So it was quickly clear that my students had had no formal introduction to Marxism in high school. What has become quite clear over the course of the school year, however, is the more subtle role that Marxism plays in shaping the overall paradigm of the high school history curriculum here. In many respects, the high school history curriculum here has all of the standard qualities of straight-up vulgar Marxism (I will attempt to continue this post without too much digression into the details of Marxist philosophy). The progression of history is divided into a series of discrete developmental stages: the stage of the “slave economy” gives way to “feudalism,” which then gives way to “capitalism,” and then, theoretically, the communist revolution. Each of these stages are neatly separated from one another by some fundamental historical shift. In this model, for example, the shift from “feudalism” to “capitalism” is supposed to be marked most clearly by the French Revolution, when the bourgeoisie class which had slowly grown at the end of the feudal stage rose up to foment revolution against the landed nobility and seized the reins of power from them.
Likewise, the vulgar Marxist view of history requires that populations be split into neat, discrete social classes, and that all changes and social behavior be described by class. One of the more interesting answers I got on a response paper explained that the Renaissance was an artistic and intellectual movement fomented by the bourgeoisie against the Catholic Church, which promoted individualism and humanism as a resistance to the Church’s continued attempts to stifle capitalism. This of course requires that one ignore both the leading, if not completely dominating, role played by aristocratic intellectuals in the Renaissance, not to mention the leading, if not overwhelming, role that religious themes played in Renaissance art.
As someone who feels that materialism should still play a role in the way we understand history, and someone who’s trying not to ruffle too many feathers with this class, I’m reluctant to uniformly or directly denounce any of the Marxism that I come across in their response papers or essays. But I’ll admit that one of my secret goals with this class is to at least poke a few holes in a history education which I think is dangerously simplistic. I’ve been doing my best to call into question some of the things they previously learned through counter-examples, such as the example above by which I tried to pick apart their previous view of the Renaissance. And it’s always exciting to see when one of the students tells me about how they’ve come to question something they learned in high school. For example, in an exercise this semester I asked them to compare the relative impact of grassroots political revolution in 19th-century Europe to top-down political reform. The goal was to show how centrally-directed political change, such as German and Italian unification, had by the end of the century had a much more fundamental impact on European politics than had actual “revolutions,” such as the revolutions of 1848. In office hours, though, I had a student explain how this idea directly contradicted what her high school teacher had taught her. She had been taught resolutely that “自上而下” (top-down) political change is never as effective as “自下而上” (bottom-up, or “grassroots”) political change and revolution, because only “bottom-up” revolution can remove all of the lingering traces of feudalism in a society and further the progress of history–a view that would work well to support the legitimacy of a regime founded on a peasant revolution.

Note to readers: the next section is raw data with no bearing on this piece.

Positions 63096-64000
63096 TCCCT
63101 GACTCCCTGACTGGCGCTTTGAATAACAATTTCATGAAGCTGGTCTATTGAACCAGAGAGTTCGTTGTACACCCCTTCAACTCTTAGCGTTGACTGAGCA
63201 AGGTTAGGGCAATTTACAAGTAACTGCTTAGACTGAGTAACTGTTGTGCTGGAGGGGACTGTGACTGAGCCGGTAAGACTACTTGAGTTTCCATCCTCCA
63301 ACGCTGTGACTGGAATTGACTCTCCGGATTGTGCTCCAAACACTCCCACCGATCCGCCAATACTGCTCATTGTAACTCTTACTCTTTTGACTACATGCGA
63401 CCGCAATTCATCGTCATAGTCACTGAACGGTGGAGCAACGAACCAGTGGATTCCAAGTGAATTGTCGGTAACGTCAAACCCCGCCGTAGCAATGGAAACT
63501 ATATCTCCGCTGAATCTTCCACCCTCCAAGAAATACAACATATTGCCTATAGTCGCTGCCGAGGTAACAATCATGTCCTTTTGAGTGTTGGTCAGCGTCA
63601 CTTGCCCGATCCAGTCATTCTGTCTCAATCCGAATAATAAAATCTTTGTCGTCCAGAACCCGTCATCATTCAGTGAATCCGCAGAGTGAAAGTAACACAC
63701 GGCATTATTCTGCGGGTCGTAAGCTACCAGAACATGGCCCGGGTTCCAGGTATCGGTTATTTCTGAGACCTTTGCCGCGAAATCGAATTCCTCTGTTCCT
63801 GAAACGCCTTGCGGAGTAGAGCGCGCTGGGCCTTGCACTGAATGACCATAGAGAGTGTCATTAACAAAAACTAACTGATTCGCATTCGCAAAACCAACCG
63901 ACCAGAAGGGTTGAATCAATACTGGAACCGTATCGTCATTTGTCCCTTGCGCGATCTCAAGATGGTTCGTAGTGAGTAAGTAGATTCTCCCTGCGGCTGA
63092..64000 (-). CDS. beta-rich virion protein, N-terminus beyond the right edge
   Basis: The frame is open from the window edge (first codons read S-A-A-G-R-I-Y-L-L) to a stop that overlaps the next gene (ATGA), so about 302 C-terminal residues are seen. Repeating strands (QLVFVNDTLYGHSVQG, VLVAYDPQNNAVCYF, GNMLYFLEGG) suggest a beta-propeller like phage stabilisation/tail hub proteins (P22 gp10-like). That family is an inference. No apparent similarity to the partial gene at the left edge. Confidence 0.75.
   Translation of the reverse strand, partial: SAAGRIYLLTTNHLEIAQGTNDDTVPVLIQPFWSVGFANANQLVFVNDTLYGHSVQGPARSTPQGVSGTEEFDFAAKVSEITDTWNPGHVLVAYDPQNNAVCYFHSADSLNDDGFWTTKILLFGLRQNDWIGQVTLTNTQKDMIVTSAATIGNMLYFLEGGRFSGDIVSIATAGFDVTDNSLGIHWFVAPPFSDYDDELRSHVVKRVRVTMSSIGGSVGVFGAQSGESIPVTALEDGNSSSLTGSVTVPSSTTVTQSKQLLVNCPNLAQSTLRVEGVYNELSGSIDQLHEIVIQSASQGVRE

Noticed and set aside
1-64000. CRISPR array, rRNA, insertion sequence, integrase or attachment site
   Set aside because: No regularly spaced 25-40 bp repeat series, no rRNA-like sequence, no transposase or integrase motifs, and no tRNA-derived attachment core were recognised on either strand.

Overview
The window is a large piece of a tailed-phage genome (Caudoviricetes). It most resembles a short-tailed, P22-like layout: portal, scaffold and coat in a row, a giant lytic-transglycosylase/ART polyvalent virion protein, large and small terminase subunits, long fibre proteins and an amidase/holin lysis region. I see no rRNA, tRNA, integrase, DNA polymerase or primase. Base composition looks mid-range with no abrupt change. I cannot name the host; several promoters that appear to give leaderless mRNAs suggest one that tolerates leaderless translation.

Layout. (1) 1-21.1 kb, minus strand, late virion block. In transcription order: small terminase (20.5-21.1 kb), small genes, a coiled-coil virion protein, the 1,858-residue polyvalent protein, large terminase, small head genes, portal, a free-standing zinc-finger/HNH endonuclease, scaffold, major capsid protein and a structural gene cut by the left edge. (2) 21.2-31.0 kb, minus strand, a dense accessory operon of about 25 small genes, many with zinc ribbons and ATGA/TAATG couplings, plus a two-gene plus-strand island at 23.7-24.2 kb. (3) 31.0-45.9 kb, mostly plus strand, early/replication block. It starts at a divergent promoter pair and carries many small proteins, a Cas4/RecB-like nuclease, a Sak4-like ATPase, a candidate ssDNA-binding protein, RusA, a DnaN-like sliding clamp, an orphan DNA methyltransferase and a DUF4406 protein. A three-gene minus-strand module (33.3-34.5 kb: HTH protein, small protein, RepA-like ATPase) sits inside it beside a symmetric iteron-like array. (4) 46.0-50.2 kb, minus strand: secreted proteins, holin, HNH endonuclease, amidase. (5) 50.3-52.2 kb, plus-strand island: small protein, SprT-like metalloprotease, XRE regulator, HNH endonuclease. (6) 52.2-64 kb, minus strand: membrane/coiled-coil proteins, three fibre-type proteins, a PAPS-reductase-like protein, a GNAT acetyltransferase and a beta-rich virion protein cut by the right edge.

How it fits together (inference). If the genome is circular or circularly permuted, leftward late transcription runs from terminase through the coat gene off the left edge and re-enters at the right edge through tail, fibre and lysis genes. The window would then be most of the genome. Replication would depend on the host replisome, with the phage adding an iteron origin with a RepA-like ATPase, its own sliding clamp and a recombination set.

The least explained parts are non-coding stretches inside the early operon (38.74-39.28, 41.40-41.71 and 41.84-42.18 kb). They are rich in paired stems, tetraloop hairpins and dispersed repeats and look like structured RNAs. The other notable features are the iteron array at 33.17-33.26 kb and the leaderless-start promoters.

What’s interesting is that many of my students seem to recognize the rather limited scope of this kind of history education, but they are still struggling to acquire the tools to overcome it. I had a student once complain to me in office hours that he knew how one-sided his high school history classes were, but that he lacked the vocabulary to explain history in any other way. History had been taught to him as an unbroken procession of various Marxist stages—“slave” to “feudal” to “capitalist” to, theoretically, communist. Historical actors had been resolutely divided into 资产阶级 (bourgeoisie) and 无产阶级 (proletariat), or perhaps into “landlords” 地主 and commoners. Because these terms formed the entire vocabulary with which he had learned to conceptualize history, it would be an uphill battle to learn how to describe history in a more nuanced way.
Not that anyone reading this should get the idea that I’m a lone voice for post-Marxist history swimming against a stream of party hacks. I have discussed the role of Marxism in my students’ education with both the professor who hired me and with my teaching assistant last semester. They both revealed their own frustration with the one-dimensional view of their students’ knowledge of history coming into college, and revealed that it was a gradual process over several years by which their students learned more sophisticated approaches. So in the end it’s not really all that different from the difference between high school and college history in the United States. I know that my high school history classes, while certainly not quite as one-sided as it sounds like Chinese high school history classes are, were nonetheless less diverse in the range of historical viewpoints that they presented, and that I really only learned to conceptualize the study of history as a dialogue between different arguments after several classes in college.